“I have got very lucky,” says Tom Marquand, one of very few British sportsmen who is able to make a living in these troubled times. The young jockey from Cheltenham positioned himself some weeks ago in Australia, where racing continues behind closed doors, and will have five rides on a very valuable card at Randwick on Saturday.
Marquand isn’t just taking the riding fees and counting himself lucky to have work. He has racked up 25 winners in the New South Wales area this season, including some significant prizes, and has been gathering admirers. One local headline referred to him as “Terrific Tom”, while another, over an article about his effective whip use, cried: “Marquand waves his magic wand and has everyone under his spell again”.
“Obviously it’s been a pretty good trip,” the jockey tells me over the phone, “but more just complete luck as to timing, with everything that’s going on. But it’s pretty bad circumstances for it all to be under.
“From last year, all of the trainers in Sydney have stuck me up on one or two, here or there, and there’ve been particular stables that have really picked me up and helped me, like Ciaron Maher and David Eustace, John O’Shea and David Hayes.”
But it was an English-trained horse that provided Marquand with the highlight of his trip so far, indeed of his career, when William Haggas’s Addeybb won the Ranvet last month. That was a first Group One success for Marquand, who had never ridden the horse before and showed his pace judgement by making almost all the running. Haggas has since described the jockey as “a future champion”.
Marquand and Addeybb will reunite on Saturday for the Queen Elizabeth Stakes, another Group One, and the bookies make them 7-2 third-favourites. Marquand has an even better chance on Haggas’s Young Rascal in the Sydney Cup, worth over £300,000 to the winner, for which they head the betting at 11-8.
While his British colleagues are doing their best to keep fit at home, Marquand has managed six Group Three wins and a Listed success in the past couple of months, during which time his mounts have racked up £1.5m in prize money. But how long can it last, with the coronavirus necessitating restrictions everywhere?
“Every time I’ve thought, ‘OK, we’ll probably struggle to get past this weekend,’ they seem to pull it out the bag and carry on racing for another week, and then another. So I don’t quite know where it is and I don’t think anyone does.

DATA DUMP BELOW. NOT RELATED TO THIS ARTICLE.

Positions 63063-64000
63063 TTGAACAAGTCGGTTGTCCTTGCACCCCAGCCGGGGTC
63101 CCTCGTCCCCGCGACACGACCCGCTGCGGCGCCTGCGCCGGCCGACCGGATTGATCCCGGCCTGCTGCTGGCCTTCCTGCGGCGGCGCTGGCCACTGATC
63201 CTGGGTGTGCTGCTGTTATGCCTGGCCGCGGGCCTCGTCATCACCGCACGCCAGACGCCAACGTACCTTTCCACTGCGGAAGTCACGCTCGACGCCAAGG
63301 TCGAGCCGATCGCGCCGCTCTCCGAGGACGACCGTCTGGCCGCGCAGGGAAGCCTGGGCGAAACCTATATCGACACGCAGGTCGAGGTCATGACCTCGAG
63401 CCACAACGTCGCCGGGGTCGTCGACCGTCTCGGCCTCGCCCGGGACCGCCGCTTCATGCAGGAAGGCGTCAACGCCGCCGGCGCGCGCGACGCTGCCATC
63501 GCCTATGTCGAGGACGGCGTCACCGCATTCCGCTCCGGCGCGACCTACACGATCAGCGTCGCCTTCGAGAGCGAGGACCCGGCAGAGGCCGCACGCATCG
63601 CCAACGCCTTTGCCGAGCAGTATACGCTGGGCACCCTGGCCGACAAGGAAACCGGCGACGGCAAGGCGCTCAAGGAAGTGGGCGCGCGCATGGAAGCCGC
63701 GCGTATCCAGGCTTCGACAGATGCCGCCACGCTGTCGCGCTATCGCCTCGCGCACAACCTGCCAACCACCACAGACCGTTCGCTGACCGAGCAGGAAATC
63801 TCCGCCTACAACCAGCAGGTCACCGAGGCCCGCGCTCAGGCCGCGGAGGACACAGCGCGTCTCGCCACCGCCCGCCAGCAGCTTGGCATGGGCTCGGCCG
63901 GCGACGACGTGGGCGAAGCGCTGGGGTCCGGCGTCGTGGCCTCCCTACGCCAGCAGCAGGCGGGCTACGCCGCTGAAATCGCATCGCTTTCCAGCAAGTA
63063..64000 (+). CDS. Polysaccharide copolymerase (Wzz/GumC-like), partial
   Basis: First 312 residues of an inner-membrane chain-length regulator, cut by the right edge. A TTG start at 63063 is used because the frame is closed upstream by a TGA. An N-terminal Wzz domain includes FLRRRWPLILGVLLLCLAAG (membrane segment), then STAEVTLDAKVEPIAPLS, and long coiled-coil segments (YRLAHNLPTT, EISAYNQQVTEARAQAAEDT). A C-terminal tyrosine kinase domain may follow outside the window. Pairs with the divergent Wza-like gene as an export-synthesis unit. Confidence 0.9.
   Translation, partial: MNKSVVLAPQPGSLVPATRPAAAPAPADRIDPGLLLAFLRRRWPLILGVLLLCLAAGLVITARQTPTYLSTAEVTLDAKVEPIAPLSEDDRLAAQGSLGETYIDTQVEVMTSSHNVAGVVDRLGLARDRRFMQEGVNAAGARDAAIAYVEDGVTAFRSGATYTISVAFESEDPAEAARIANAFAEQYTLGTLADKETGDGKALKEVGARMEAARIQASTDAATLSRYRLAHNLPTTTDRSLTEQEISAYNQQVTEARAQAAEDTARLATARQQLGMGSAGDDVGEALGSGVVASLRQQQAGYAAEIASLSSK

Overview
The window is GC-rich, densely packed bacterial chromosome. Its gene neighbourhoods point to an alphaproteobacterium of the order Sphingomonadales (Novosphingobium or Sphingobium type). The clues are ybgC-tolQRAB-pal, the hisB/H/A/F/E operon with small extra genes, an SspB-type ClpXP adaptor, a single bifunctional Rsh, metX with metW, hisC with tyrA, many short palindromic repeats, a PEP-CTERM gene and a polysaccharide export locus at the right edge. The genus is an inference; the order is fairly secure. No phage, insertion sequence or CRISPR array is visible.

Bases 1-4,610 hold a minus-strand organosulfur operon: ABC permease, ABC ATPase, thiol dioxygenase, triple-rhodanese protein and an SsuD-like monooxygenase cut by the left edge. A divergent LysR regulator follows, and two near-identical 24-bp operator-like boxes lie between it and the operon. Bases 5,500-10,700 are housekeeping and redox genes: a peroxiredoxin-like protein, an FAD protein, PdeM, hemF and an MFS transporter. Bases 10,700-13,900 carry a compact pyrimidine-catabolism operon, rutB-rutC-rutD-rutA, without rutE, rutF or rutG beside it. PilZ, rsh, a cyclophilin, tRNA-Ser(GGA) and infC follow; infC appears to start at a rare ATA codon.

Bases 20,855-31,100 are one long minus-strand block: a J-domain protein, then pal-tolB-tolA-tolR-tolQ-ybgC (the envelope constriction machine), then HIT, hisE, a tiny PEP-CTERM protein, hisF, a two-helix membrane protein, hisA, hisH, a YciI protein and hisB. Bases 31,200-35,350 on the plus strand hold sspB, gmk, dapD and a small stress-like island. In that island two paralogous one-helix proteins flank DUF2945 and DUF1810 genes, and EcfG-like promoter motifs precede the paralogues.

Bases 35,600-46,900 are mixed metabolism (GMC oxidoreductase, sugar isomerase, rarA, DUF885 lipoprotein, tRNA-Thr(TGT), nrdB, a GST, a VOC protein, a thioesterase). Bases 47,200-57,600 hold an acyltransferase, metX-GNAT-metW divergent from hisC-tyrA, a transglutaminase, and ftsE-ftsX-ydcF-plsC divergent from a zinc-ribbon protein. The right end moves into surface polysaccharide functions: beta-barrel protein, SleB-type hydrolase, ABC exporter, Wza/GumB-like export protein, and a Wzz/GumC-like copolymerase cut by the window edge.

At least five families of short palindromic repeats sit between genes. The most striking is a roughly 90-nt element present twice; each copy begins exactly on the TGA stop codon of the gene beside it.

“We’re on a lockdown here now. We’ve still got the racing but you’re virtually still in isolation, even when you’re going to the races because they put you in separate jockeys’ rooms and you have to stand the other side of a fence, two metres away from trainers to get instructions. You’re not coming into contact with anyone.”
When Marquand had his 22nd birthday last week, it was, perforce, a “very quiet” occasion. It has not been much noisier at the track, with no spectators present.
“You have to remind yourself of the significance of the day,” he says. “It would easily go unnoticed, the magnitude of the meeting. One Saturday recently, it was a nine-race card, eight of them were Group races and two Group Ones. But it was the same atmosphere of being at Kempton on a rainy Wednesday evening. That’s the reality of it. But as a jockey, you’re trying to win just as much. No one’s forgetting what these races mean to all of us within the industry.”
Travel plans are hard to form just now but Marquand’s hope is to return to Britain after a couple more weekends of racing in Australia. How soon British racing can hope to get going again is a completely open question. But when it does, Marquand is sure to be one of the most in-demand riders, the more so for enjoying such success while his rivals have been becalmed.
Who does he expect to ride for in Britain this year? “Obviously the relationship with William Haggas has been successful. But I was brought into it with Richard Hannon and I still spend a lot of time there when I am around. I’d love to be riding as much as I can for them and William, and many different people.
“I’m very lucky in the fact that I’ve got yards like Tony Carroll, Ali and Sam Stronge and Tom Ward that’ll stick me on a lot of their horses. I’m lucky to have a very wide base of trainers that use me.”